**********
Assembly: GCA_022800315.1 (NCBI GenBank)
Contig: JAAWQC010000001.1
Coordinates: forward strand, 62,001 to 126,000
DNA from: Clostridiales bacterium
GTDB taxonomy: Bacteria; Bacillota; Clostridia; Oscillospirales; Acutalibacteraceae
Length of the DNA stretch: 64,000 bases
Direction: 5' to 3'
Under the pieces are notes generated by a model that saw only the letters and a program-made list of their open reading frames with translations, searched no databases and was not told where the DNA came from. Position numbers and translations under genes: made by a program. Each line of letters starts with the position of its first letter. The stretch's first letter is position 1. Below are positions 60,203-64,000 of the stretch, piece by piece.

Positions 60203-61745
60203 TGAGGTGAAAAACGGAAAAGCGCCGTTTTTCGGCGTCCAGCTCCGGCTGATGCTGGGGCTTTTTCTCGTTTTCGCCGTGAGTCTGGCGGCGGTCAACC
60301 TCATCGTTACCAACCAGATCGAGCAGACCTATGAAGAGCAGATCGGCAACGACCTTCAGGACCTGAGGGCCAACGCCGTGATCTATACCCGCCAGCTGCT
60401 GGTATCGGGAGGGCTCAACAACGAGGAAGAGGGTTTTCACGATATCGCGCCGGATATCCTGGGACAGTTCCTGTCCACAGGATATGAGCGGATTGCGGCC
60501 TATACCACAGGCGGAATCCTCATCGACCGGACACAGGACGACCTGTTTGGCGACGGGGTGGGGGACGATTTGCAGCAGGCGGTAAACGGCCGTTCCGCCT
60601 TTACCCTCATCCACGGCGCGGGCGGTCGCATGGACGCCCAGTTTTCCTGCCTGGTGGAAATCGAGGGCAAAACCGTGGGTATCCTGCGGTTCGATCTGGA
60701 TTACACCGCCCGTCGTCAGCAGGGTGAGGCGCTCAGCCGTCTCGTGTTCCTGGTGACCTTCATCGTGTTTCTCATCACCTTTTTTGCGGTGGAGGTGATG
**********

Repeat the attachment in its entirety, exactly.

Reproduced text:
Assembly: GCA_022800315.1 (NCBI GenBank)
Contig: JAAWQC010000001.1
Coordinates: forward strand, 62,001 to 126,000
DNA from: Clostridiales bacterium
GTDB taxonomy: Bacteria; Bacillota; Clostridia; Oscillospirales; Acutalibacteraceae
Length of the DNA stretch: 64,000 bases
Direction: 5' to 3'
Under the pieces are notes generated by a model that saw only the letters and a program-made list of their open reading frames with translations, searched no databases and was not told where the DNA came from. Position numbers and translations under genes: made by a program. Each line of letters starts with the position of its first letter. The stretch's first letter is position 1. Below are positions 60,203-64,000 of the stretch, piece by piece.

Positions 60203-61745
60203 TGAGGTGAAAAACGGAAAAGCGCCGTTTTTCGGCGTCCAGCTCCGGCTGATGCTGGGGCTTTTTCTCGTTTTCGCCGTGAGTCTGGCGGCGGTCAACC
60301 TCATCGTTACCAACCAGATCGAGCAGACCTATGAAGAGCAGATCGGCAACGACCTTCAGGACCTGAGGGCCAACGCCGTGATCTATACCCGCCAGCTGCT
60401 GGTATCGGGAGGGCTCAACAACGAGGAAGAGGGTTTTCACGATATCGCGCCGGATATCCTGGGACAGTTCCTGTCCACAGGATATGAGCGGATTGCGGCC
60501 TATACCACAGGCGGAATCCTCATCGACCGGACACAGGACGACCTGTTTGGCGACGGGGTGGGGGACGATTTGCAGCAGGCGGTAAACGGCCGTTCCGCCT
60601 TTACCCTCATCCACGGCGCGGGCGGTCGCATGGACGCCCAGTTTTCCTGCCTGGTGGAAATCGAGGGCAAAACCGTGGGTATCCTGCGGTTCGATCTGGA
60701 TTACACCGCCCGTCGTCAGCAGGGTGAGGCGCTCAGCCGTCTCGTGTTCCTGGTGACCTTCATCGTGTTTCTCATCACCTTTTTTGCGGTGGAGGTGATG